My name is Chris Hadley, owner of Hadley Sign Solutions and I am a third generation neon sign maker. My company makes custom neon signs for businesses in Louisville, KY and we service most of Kentucky, Southern Indiana, and North Central Tennessee. We can even ship nationwide!
Working with neon is a tedious and complicated process that takes years to perfect. Hollow glass tubes are used to make neon lamps which come in a variety of lengths. To bend and shape the tubes, the glass is heated by lit gas and forced air. What is often referred to as “soft glass” is commonly made up of soda-lime glass, lead glass, and barium glass. “Hard glass” in the borosilicate family is also used. Depending on the glass composition, the working range of glass is from 1600′ F to over 2200’F. The temperature of the air-gas flame depending on the fuel and ratio, is approximately 3000’F using propane gas.
The tubes are scored while cold with a file and then snapped apart while hot. Then the angle and curve can be created. When the tubing is finished, the tube must be processed with a procedure called “bombarding.” The tube is partial evacuated of air. Next, it is short circuited with high voltage current until the tube reaches a temperature of 550 F. Then the tube is evacuated again until it reaches a vacuum of 10-3 torr. Argon or neon is back filled to a specific pressure depending on the diameter of the tube and sealed off. In the case of an argon-filled tube, additional steps are taken for the injection of mercury; typically, 10-40ul depending on tube length and climate it is to operate in.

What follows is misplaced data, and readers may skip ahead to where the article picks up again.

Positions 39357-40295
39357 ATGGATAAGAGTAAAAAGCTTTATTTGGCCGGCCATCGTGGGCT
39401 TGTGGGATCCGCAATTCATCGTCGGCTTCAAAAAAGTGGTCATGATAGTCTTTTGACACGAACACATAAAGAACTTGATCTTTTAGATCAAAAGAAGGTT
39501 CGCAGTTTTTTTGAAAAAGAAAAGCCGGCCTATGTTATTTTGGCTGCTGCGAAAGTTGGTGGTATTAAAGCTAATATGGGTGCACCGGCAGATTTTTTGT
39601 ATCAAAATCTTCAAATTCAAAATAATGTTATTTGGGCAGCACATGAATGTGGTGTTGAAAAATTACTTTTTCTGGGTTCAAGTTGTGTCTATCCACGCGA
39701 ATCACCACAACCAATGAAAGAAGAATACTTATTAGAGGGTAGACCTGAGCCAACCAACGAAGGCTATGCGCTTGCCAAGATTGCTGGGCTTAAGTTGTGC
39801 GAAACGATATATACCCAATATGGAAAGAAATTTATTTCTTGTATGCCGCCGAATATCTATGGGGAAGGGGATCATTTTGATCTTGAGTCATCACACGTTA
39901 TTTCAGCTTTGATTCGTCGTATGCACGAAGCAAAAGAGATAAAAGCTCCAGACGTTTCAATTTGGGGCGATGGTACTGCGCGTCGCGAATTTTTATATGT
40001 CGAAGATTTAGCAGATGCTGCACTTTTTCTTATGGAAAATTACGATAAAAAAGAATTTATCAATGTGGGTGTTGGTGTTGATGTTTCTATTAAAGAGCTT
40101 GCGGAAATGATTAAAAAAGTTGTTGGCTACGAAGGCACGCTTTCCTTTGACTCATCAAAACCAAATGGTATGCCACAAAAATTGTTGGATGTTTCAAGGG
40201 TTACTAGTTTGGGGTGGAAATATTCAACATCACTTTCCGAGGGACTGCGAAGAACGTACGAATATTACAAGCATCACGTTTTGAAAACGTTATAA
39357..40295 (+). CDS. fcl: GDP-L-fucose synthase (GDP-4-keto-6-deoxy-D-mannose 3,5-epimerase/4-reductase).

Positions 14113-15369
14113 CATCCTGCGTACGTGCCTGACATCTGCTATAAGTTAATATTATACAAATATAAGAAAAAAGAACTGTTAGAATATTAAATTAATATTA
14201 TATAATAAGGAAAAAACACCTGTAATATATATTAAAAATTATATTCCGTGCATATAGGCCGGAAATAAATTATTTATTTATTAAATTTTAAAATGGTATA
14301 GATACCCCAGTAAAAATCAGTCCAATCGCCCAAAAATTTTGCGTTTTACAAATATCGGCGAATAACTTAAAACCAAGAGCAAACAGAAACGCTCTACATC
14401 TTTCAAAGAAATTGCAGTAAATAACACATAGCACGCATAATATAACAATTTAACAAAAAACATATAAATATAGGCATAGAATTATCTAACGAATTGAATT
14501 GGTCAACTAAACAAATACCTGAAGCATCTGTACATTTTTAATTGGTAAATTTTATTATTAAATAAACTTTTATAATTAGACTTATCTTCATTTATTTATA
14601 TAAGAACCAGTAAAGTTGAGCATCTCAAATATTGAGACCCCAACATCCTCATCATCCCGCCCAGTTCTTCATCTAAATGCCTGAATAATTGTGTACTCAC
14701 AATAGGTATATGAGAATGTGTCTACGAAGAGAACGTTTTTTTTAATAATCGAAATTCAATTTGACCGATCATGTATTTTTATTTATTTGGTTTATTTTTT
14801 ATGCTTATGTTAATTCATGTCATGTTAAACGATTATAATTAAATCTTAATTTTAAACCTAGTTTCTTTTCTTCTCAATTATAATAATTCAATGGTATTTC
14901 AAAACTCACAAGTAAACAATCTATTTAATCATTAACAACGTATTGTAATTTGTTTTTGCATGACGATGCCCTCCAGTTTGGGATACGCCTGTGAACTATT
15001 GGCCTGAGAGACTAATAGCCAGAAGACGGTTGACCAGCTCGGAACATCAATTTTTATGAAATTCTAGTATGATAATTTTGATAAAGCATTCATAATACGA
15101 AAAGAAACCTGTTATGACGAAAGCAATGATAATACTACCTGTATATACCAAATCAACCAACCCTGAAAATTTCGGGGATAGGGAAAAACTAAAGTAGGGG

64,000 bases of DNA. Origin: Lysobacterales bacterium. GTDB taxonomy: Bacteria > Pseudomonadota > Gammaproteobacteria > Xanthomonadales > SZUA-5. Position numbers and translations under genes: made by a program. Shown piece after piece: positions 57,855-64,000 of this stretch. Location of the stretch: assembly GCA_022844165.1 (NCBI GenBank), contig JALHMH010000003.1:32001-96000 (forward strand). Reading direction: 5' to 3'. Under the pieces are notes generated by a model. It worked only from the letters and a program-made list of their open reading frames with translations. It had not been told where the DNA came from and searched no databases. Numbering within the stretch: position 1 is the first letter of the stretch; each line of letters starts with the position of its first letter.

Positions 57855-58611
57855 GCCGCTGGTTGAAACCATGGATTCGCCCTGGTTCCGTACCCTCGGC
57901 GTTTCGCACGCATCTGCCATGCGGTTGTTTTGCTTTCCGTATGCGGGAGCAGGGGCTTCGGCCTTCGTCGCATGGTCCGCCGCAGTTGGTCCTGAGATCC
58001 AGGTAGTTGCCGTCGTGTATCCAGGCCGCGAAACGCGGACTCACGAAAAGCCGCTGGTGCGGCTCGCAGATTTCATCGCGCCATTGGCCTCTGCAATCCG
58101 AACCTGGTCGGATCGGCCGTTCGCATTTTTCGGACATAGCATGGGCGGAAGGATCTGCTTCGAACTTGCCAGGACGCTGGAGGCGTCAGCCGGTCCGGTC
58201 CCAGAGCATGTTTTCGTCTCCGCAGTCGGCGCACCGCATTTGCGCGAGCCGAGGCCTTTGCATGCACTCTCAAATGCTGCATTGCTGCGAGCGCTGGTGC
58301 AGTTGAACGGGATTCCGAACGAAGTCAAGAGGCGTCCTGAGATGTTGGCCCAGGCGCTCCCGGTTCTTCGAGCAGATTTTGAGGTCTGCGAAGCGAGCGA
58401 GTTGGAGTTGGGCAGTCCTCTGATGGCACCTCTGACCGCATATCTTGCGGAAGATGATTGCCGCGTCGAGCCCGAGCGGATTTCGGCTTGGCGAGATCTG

Red is the color neon gas produces, neon gas glows with its characteristic red light even at atmospheric pressure. There are now more than 150 colors possible; almost every color other than red is produced using argon, mercury and phosphor. Neon tubes actually refer to all positive-column discharge lamps, regardless of the gas filling. The colors in order of discovery were blue (Mercury), white (Co2), gold (Helium), red (Neon), and then different colors from phosphor-coated tubes. The mercury spectrum is rich in ultraviolet light which in turn excites a phosphor coating on the inside of the tube to glow. Phosphors are available in most any pastel colors.
If you have any questions about neon signs, how they’re made, or wish to get an estimate please contact me today.